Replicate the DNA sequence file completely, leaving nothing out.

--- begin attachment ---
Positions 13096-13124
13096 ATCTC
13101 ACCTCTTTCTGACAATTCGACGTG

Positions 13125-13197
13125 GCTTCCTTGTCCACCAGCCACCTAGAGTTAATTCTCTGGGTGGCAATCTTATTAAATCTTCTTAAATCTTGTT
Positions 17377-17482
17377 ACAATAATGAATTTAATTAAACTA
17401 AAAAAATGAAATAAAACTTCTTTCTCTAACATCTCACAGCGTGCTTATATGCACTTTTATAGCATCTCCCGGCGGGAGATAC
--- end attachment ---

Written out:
Positions 13096-13124
13096 ATCTC
13101 ACCTCTTTCTGACAATTCGACGTG

Positions 13125-13197
13125 GCTTCCTTGTCCACCAGCCACCTAGAGTTAATTCTCTGGGTGGCAATCTTATTAAATCTTCTTAAATCTTGTT
Positions 17377-17482
17377 ACAATAATGAATTTAATTAAACTA
17401 AAAAAATGAAATAAAACTTCTTTCTCTAACATCTCACAGCGTGCTTATATGCACTTTTATAGCATCTCCCGGCGGGAGATAC